Padilla v. Beard et al

Filing 293

ORDER signed by District Judge Kimberly J. Mueller on 9/27/17 ORDERING that the Notice of Request to Seal Document 291 is DENIED without prejudice. The Clerk of the Court is directed to destroy the documents submitted in support of the request. U pon any resubmission, Plaintiff shall brief the standard applicable to his request and the proper characterization of his submission in support of a motion to approve a good faith settlement. If redaction is sufficient to address Plaintiff's legitimate concerns, he shall propose a redacted filing.(Mena-Sanchez, L)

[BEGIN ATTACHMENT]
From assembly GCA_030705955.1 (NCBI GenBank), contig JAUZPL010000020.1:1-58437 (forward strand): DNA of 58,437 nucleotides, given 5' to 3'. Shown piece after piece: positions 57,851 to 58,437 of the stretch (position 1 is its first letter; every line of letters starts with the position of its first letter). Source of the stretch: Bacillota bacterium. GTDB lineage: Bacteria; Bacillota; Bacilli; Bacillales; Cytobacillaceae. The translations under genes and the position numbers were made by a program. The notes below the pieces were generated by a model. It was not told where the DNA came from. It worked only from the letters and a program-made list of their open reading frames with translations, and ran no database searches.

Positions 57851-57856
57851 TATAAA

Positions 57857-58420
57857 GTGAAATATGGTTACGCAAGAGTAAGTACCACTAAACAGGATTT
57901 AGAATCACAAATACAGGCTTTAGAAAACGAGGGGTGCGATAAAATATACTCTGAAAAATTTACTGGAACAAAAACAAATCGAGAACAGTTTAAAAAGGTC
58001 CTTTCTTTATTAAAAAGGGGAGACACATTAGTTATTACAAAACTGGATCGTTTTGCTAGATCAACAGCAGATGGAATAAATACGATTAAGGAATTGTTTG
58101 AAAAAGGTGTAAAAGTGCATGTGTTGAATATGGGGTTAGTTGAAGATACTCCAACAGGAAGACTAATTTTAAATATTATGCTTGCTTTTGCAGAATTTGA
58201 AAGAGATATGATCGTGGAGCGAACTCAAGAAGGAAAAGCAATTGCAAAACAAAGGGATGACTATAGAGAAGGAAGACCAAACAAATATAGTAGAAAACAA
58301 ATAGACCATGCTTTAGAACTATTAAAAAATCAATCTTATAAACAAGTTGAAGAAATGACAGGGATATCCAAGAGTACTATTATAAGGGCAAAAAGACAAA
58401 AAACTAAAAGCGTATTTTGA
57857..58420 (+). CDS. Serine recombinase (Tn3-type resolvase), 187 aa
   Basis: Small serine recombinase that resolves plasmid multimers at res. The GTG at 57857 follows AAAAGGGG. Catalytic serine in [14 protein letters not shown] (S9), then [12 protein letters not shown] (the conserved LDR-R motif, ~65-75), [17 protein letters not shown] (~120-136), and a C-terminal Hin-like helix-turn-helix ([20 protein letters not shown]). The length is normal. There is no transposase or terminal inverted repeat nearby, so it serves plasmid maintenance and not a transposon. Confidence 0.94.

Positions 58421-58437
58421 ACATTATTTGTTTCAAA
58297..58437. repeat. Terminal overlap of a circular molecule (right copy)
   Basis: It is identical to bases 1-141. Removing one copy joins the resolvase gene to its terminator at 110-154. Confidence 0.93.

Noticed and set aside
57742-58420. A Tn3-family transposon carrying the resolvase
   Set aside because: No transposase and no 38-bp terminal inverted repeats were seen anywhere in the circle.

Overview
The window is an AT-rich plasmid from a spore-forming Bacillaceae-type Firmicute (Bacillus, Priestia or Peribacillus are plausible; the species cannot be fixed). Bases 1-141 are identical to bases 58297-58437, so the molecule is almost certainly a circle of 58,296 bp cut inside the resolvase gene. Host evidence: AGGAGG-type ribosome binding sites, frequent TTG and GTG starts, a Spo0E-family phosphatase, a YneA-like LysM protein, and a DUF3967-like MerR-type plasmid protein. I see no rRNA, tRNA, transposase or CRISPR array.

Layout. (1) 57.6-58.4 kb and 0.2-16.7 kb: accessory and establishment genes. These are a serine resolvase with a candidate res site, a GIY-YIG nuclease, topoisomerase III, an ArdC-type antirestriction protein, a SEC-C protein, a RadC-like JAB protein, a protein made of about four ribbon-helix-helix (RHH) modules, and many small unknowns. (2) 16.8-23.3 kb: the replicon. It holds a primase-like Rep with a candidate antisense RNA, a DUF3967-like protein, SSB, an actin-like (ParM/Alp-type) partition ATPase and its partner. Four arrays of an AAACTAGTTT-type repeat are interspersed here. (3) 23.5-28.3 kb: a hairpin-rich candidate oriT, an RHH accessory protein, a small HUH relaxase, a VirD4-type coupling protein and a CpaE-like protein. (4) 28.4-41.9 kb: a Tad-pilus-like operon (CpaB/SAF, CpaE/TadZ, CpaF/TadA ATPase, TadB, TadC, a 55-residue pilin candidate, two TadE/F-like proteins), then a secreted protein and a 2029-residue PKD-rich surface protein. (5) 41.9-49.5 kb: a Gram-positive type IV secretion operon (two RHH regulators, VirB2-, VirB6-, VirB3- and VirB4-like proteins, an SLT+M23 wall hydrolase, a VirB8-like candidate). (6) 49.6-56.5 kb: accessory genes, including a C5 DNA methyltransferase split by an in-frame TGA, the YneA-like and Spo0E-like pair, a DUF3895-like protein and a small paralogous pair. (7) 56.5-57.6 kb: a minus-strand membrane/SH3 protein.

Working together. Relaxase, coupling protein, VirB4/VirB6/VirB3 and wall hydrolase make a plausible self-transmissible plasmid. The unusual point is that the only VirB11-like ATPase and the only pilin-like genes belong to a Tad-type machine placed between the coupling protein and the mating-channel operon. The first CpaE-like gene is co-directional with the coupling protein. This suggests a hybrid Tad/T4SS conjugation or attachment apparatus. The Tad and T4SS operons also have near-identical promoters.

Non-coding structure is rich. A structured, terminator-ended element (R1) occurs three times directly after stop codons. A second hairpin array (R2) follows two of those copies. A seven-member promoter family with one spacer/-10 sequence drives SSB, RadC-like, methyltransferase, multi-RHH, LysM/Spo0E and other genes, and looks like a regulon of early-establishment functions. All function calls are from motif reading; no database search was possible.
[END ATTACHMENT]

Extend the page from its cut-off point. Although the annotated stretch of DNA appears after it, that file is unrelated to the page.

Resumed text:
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1 2 3 4 5 6 7 8 UNITED STATES DISTRICT COURT 9 FOR THE EASTERN DISTRICT OF CALIFORNIA 10 11 JERMAINE PADILLA, 12 Plaintiff, 13 14 No. 2:14-cv-01118-KJM-CKD v. ORDER JEFFREY BEARD, et al., 15 Defendants. 16 17 18 19 Plaintiff Padilla’s motion to seal the entire declaration of Cynthia Gonzalez, in 20 21 connection with Padilla’s motion to approve settlement and establish a special needs trust, is 22 pending before the court. ECF No. 291; ECF No. 290. The court DENIES the request to seal, as 23 explained below. 24 I. 25 LEGAL STANDARD “[T]he courts of this country recognize a general right to inspect and copy public 26 records and documents, including judicial records and documents.” Nixon v. Warner Commc’ns, 27 Inc., 435 U.S. 589, 597 (1978). While “the right to inspect and copy judicial records is not 28 absolute,” access in civil cases is properly denied for clearly justifiable reasons: to protect against 1 1 “‘gratif[ication of] private spite or promot[ion of] public scandal,’” or to preclude court dockets 2 from becoming “reservoirs of libelous statements,” or “sources of business information that might 3 harm a litigant’s competitive standing.” Id. at 598. As the Ninth Circuit instructs, a “strong 4 presumption in favor of access” to the record governs in a court of law unless the case or a part of 5 it qualifies for one of the relatively few exceptions that have been “traditionally kept secret,” with 6 secrecy allowed for good reasons. Foltz v. State Farm Mut. Auto. Ins. Co., 331 F.3d 1122, 1134– 7 35 (9th Cir. 2003). “Those who seek to maintain the secrecy of documents attached to dispositive 8 motions must meet the high threshold of showing that ‘compelling reasons’ support secrecy.” 9 Kamakana v. City & Cty. of Honolulu, 447 F.3d 1172, 1180 (9th Cir. 2006) (citing Foltz, 331 10 F.3d at 1136). The compelling-reasons standard applies even if contents of the dispositive motion 11 or its attachments have previously been filed under seal or are covered by a generalized protective 12 order, including a discovery phase protective order. See Foltz, 331 F.3d at 1136. 13 The Ninth Circuit has repeatedly confirmed, however, that the traditional 14 compelling-reasons standard applies only “to dispositive pleadings, including motions for 15 summary judgment and related attachments.” Kamakana, 447 F.3d at 1179 (citing Foltz, 331 16 F.3d at 1136 and San Jose Mercury News, Inc. v. U.S. Dist. Court—N. Dist. (San Jose), 187 F.3d 17 1096, 1102 (9th Cir.1999)). “[F]or a sealed discovery document attached to a non- 18 dispositive motion,” the “usual presumption of the public’s right of access is rebutted.” Id. at 19 1179 (quoting Phillips v. General Motors Corp., 307 F.3d 1206, 1213 (9th Cir.2002) (internal 20 quotation marks and alterations omitted) (emphasis in Kamakana). Rather than “compelling 21 reasons,” only “good cause” to withhold the information must be shown. Kamakana, 447 F.3d at 22 1180. The “good cause” standard requires a “particularized showing” that “specific prejudice or 23 harm will result” if the information is disclosed. Phillips ex rel. Estates of Byrd v. Gen. Motors 24 Corp., 307 F.3d 1206, 1210–11 (9th Cir. 2002) (internal quotation marks omitted); see Fed. R. 25 Civ. P. 26(c). “Broad allegations of harm, unsubstantiated by specific examples of articulated 26 reasoning” will not suffice. Beckman Indus., Inc. v. Int’l Ins. Co., 966 F.2d 470, 476 (9th Cir. 27 1992). 28 2 1 The Eastern District of California has adopted rules to clarify procedures for 2 parties’ compliance with the law reviewed above. Local Rule 141 provides that documents may 3 be sealed only by a written order of the court after a particularized request to seal has been made. 4 E.D. Cal. L.R. 141(a). A mere request to seal is not enough under the local rules. Local Rule 5 141(b) expressly requires that “[t]he ‘Request to Seal Documents’ shall set forth the statutory or 6 other authority for sealing, the requested duration, the identity, by name or category, of persons to 7 be permitted access to the document, and all relevant information.” The court’s own Standing 8 Order, available on its web page, and its Pretrial Scheduling Order issued in this case, ECF 9 No. 78 at 6, emphasize the requirement that parties comply with the law and the rules in making 10 any sealing request, which they should do lightly and only rarely if at all. 11 II. 12 DISCUSSION As this court previously has observed, the Ninth Circuit has not provided detailed 13 guidance on the distinction between dispositive and non-dispositive motions. AT & T Mobility 14 LLC v. Yeager, No. 2:13-CV-0007-KJM-DAD, 2015 WL 5687701, at *2 (E.D. Cal. Sept. 25, 15 2015) (citing Traylor Bros. v. San Diego Unified Port Dist., No. 08cv1019-L(JMA), 2009 U .S. 16 Dist. LEXIS 53827, at *3–4 (S.D. Cal. June 25, 2009)). It is clear, nevertheless, that dispositive 17 matters include at least those that resolve the merits of an underlying dispute. See, e.g., 18 Kamakana, 447 F.3d at 1179 (motions for summary judgment are dispositive); Foltz, 331 F.3d at 19 1135–36 (summary judgment is dispositive because it “adjudicates substantive rights and serves 20 as a substitute for trial”). Non-dispositive matters do not resolve the case, or are only 21 “tangentially related” to it. See Kamakana, 447 F.3d at 1179; see also Digital Reg of Texas, LLC 22 v. Adobe Sys., Inc., No. 12–1971 CW, 2015 WL 604055, at *1 (N.D. Cal. Feb.11, 2015) (petitions 23 for attorneys’ fees are not dispositive); Traylor Bros., 2009 U.S. Dist. LEXIS 53827, at *3–5 (a 24 motion to disqualify is not dispositive). 25 The Ninth Circuit’s decision in Center for Auto Safety v. Chrysler Group, LLC, 26 809 F.3d 1092 (9th Cir. 2016), provides the court’s most thorough discussion of what constitutes 27 a dispositive motion for sealing purposes. The court summarized its precedent as focusing not on 28 whether the motion is “technically dispositive,” but rather “on whether the motion at issue is 3 1 more than tangentially related to the underlying cause of action.” Id. at 1099 (citations omitted). 2 The court reasoned that, although “nondispositive motions are sometimes not related, or only 3 tangentially related, to the merits of the case . . . . plenty of technically nondispositive motions . . . 4 are strongly correlative to the merits of a case.” Id. (footnote omitted). Accordingly, “public 5 access [to motions and their attachments] will turn on whether the motion is more than 6 tangentially related to the merits of a case.” Id. at 1101. 7 District courts in this circuit differ on whether a motion to approve a settlement 8 agreement that releases parties from a case is a dispositive or non-dispositive motion for sealing 9 purposes. Compare In re Sepracor Inc. Fair Labor Standards Act Litig., No. CV-09-1409-PHX- 10 DGC, 2009 WL 3253947, at *1 (D. Ariz. Oct.8, 2009) (applying the Kamakana compelling 11 reasons standard after finding that a motion to approve a Fair Labor Standards Act settlement 12 agreement is dispositive), and White v. Sabatino, No. CIV. 04-00500 ACK/LE, 2007 WL 13 2750604, at *2 (D. Haw. Sept.17, 2007) (applying the Kamakana compelling reasons standard 14 after finding that a motion to set aside a settlement agreement is dispositive), with Prosurance 15 Grp., Inc. v. Liberty Mut. Grp., Inc., No. 10-CV-02600-LHK, 2011 WL 704456, at *1 (N.D. Cal. 16 Feb.18, 2011) (“Because a motion to determine good faith settlement is only tangentially related 17 to the merits of the underlying cause of action, it constitutes a non-dispositive motion.”). 18 Padilla’s request fails to meet either the good cause or compelling-reasons 19 standards, the court declines to resolve at this point the issue of whether Padilla’s motion is 20 dispositive or nondispositive. 21 Padilla’s request merely states, in a perfunctory fashion: 22 This declaration provides information to the Court concerning, inter alia, Plaintiff’s current health, and personal information about Ms. Gonzalez, who is Plaintiff’s guardian ad litem, and Plaintiff’s and Ms. Gonzalez’s family members (who are not parties to this litigation) that is not relevant to the underlying substantive issues in this litigation. In order to protect this personal and sensitive information, including of non-parties, from public disclosure to the extent possible, permission is hereby requested to file Ms. Gonzalez’s declaration under seal. 23 24 25 26 27 Req. to Seal Decl. at 1; see Notice of Req. to Seal Decl. at 1, ECF No. 291. 28 4 1 This request is not a “particularized showing” that “specific prejudice or harm will 2 result” if the information is disclosed. Phillips, 307 F.3d at 1210–11 (internal quotation marks 3 omitted). Padilla’s request fails to provide “specific examples or articulated reasoning” required 4 to show good cause. Beckman Indus., 966 F.2d at 476. Padilla has failed to specify what 5 qualifies as personal or sensitive information in the request to seal, and Padilla has not requested 6 redaction of any specific information in the declaration of Cynthia Gonzalez. The court’s own 7 review of the declaration of Cynthia Gonzalez has not identified the presence of personal or 8 sensitive information that could justify granting a request to seal the entire declaration. Cf. 9 Ramirez v. Burwell, No. 2:16-CV-1511-TLN-EFB P, 2016 WL 5234613, at *4 (E.D. Cal. Sept. 10 22, 2016) (“Any interest the public may have in the disclosure of these records in this case is 11 outweighed by P.A.’s interest in the privacy of his medical records, psychiatric records, and 12 behavioral history.”); Macias v. Cleaver, No. 1:13-CV-01819-BAM, 2016 WL 3549257, at *6 13 (E.D. Cal. June 30, 2016) (“The redactions should include third party address, date of birth, social 14 security number, and driver’s license information.”); Bratset v. Davis Joint Unified Sch. Dist., 15 No. 2:16-CV-0035-GEB-DB-PS, 2017 WL 3478988, at *1 (E.D. Cal. Aug. 14, 2017) (“[T]he 16 undersigned finds good cause to file the documents under seal as the documents concern 17 plaintiff’s sensitive financial information.”). 18 The request to seal is DENIED without prejudice. The Clerk of the Court is 19 directed to destroy the documents submitted in support of the request. Upon any resubmission, 20 plaintiff shall brief the standard applicable to his request and the proper characterization of his 21 submission in support of a motion to approve a good faith settlement. If redaction is sufficient to 22 address plaintiff’s legitimate concerns, he shall propose a redacted filing. 23 24 IT IS SO ORDERED. DATED: September 27, 2017. 25 26 UNITED STATES DISTRICT JUDGE 27 28 5